Season finale mixed bag for ‘Rick and Morty’

"Rickmancing the Stone"
Courtesy of Adult Swim The third season of 'Rick and Morty' actually premiered as an unannounced April Fool’s joke. The season did not begin in earnest until July 30 with the episode “Rickmancing the Stone.”
"Rickmancing the Stone"
Courtesy of Adult Swim
The third season of ‘Rick and Morty’ actually premiered as an unannounced April Fool’s joke. The season did not begin in earnest until July 30 with the episode “Rickmancing the Stone.”

By Zach Landau | A&E Editor


So, Rick and Morty. Rick. And Morty. Together. 100 times forever Rick and Morty.

Truth be told, I don’t know what to say about the third season of what is undoubtedly the strangest, most fantastical show on TV now. What can be best be described as part Futurama spin-off, part Back to the Future parody, part crash course on existential philosophy and theoretical physics, Rick and Morty has always coddled next to the weird and unpredictable.

Each episode includes its own cosmic gimmick, and adventures for the titular heroes revolve around solving fantastic problems with equally fantastic, even bizarre solutions. Anatomy theme parks. An interplanetary talent show. Psychic parasites. All types of strange, wonderful elements come together to form a miasma of comedy and tragedy. Sure, it’s funny to watch dogs gain sentience and take over the world, but what separates Rick and Morty is its commitment to seeing the joke through to its twisted end.

Dogs may take over the world, sure, but they also keep Morty as a pet and demonstrate a level of sophistication that is beyond that of even humans. It’s trite, in truth. However, while most other shows may stop at “dogs take over” or try to parody the trope, Rick and Morty commits to the idea with full sincerity, making the ending where the dogs leave to another dimension all the more surreal and funny.

It’s a refreshing take on animated comedy to have something so sincere and yet so nihilistic. The commitment to form allows the writers to pack in tons of jokes, but it also allows for the show’s darker elements to shine through.

The futility of human life, for example, is a recurring motif throughout the series. To someone as smart as Rick, the only life that matters is his own. Death, destruction and bedlam are the costs of science, and his indifference to the wider implications of his actions makes Rick the most dangerous agent in his universe.

That unfettered chaos does have consequences, however, and that’s where Season 3 comes in. In the past, the show happily leaves trauma and grief as ancillary to the main plot. This season, though, brings those elements to the forefront. These extra details add texture and nuance to an already dense show. Anyone can watch an episode and appreciate it for its basic comedic value, but for those who commit themselves to analyzing a bit further, there’s an extra bit of ethos to consume and examine.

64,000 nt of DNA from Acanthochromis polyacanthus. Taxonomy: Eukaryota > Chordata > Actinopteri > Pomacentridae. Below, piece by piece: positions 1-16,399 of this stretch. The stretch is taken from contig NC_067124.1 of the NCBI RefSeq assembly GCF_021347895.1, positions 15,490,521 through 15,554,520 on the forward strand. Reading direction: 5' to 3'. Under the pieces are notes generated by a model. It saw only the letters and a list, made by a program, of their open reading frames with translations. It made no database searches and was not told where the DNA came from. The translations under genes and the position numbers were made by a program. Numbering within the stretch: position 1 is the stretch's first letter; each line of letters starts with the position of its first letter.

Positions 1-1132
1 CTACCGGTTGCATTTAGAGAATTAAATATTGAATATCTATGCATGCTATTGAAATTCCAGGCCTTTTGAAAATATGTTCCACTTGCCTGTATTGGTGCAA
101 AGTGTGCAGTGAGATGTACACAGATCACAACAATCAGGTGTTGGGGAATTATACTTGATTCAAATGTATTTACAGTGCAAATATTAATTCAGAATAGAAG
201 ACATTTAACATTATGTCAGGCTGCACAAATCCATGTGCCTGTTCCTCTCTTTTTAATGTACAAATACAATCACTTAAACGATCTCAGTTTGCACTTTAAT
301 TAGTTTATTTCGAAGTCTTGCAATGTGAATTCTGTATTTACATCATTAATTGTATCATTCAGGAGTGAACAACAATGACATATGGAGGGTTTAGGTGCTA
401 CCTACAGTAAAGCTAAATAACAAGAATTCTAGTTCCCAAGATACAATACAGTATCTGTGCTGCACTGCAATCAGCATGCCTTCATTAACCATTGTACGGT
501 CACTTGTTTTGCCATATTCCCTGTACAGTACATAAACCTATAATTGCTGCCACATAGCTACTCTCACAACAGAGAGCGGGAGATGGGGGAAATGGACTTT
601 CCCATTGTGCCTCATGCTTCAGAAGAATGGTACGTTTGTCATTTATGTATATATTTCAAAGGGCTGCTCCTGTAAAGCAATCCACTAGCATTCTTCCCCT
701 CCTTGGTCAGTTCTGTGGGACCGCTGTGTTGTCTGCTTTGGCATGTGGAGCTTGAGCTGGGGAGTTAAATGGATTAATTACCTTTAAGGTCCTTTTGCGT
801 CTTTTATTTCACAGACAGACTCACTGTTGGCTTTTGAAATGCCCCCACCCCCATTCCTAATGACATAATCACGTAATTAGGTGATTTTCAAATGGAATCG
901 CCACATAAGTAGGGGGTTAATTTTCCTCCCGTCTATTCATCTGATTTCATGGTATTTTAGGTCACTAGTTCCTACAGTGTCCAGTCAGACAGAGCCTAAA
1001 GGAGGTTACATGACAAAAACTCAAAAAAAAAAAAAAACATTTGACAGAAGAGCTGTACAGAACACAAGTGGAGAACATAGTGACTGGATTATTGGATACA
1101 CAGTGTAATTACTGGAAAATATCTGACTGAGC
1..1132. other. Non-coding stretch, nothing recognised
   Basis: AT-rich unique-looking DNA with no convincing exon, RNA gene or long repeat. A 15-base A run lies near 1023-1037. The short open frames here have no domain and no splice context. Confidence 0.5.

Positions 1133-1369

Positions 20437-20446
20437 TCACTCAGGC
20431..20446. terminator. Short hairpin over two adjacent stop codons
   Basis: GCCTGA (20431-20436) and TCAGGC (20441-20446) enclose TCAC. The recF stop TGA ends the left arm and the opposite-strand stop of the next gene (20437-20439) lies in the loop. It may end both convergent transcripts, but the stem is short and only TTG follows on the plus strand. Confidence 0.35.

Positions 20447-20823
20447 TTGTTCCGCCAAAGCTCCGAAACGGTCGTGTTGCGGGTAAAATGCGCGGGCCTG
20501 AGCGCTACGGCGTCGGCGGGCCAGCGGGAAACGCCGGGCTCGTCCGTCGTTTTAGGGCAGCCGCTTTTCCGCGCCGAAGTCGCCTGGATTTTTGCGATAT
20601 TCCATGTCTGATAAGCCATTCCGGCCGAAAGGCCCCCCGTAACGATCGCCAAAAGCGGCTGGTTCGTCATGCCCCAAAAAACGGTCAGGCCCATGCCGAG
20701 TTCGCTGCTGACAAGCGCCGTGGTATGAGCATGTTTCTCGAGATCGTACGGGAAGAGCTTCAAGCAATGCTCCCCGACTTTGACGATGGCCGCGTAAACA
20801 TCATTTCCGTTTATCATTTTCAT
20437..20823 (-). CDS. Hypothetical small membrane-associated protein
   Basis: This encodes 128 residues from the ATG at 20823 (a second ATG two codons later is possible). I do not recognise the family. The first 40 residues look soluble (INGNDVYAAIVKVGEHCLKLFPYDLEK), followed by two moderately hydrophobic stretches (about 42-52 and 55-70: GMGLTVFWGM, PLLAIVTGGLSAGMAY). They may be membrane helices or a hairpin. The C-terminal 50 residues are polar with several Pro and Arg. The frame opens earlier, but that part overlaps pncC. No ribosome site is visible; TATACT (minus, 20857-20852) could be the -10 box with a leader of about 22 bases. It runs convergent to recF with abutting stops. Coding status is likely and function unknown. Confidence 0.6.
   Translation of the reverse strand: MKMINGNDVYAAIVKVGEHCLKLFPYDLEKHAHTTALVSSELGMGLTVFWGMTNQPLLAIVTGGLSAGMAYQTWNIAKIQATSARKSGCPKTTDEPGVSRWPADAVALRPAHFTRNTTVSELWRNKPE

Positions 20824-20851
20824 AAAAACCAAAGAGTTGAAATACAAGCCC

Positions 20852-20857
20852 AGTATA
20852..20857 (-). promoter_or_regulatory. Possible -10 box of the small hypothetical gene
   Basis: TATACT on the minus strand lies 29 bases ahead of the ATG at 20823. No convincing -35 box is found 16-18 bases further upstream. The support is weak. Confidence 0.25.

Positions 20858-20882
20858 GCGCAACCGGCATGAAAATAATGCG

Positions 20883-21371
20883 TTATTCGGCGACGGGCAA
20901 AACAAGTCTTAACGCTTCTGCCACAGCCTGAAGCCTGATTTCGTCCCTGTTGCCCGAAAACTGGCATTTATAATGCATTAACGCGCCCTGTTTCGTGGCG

There’s so much that goes into one episode, but no individual part stands out as abnormal or noteworthy. That is, until Season 3, where most episodes make their purpose and elements clear from the onset. The open and tacit nature of this outing removes much of the charm and excitement that made the series such a joy to watch. Rick and Morty is still as anarchic as before, but this season more than others brings its subtext to the forefront.

In the second episode of the season, for example, Rick, Morty and Summer all find their methods of coping with Jerry and Beth’s divorce in a Mad Max-esque world. Right from the start, all the pieces are carefully put into place for character arcs that telegraph themselves the moment the opening credits end. And this pattern repeats itself throughout the season, so much so that the writers even mock the idea in episode five when Rick breaks the fourth wall, screaming, “It’s a Rick and Jerry adventure! Rick and Jerry episode!”

And that’s lazy. I hate to say it, but it is kind of lazy to mock the fact that each episode feels the same and to act like that’s OK. Because it’s not. Pointing out a problem with one’s work does not mean that problem goes away, and we expect better from the show’s writers.

That’s the reason it’s hard to attribute this bizarre instance to laziness. There is a lot of effort put into this season. The writing is still top-notch, there’s rarely a joke that doesn’t land and the animation has even had a clear step up since Season 1. The bits of character growth are also stellar, and the therapist’s monologue at the end of “Pickle Rick” will be forever remembered for its excellent delivery and razor-sharp writing.

That being said, watching Rick and Morty does get boring when what was a cool detail that rewarded fans for digging deeper becomes the main vehicle for seven episodes in a 10-episode season. Individual character’s motives, their personal struggles, them as people instead of archetypes, marks a bizarre switch from the simple caricatures that they once were. References to internal struggles were typically resolved at the end of episodes, and the notion that there was a continuity of emotional depth was more-or-less a foreign element in the series.

This is all to say that Rick and Morty is still really good, perhaps even a paragon in its genre. However, the re-emphasis on longer character arcs instead of immediate, gratifying comedy drags down what would have been an exceptional season. Perhaps if these episodes were spaced out more (most development-heavy ones occur toward the beginning of the season), then there would be a more natural flow. The front-loading gives the impression that there will be a massive season culmination where all these elements come together, but that never arrives. As is, Season 3 of Rick and Morty left me rather cold, as I greeted each new episode with the worry that we would never move past the quagmire of its opening. Here’s to hoping for a return to form in, I don’t know, a year and a half.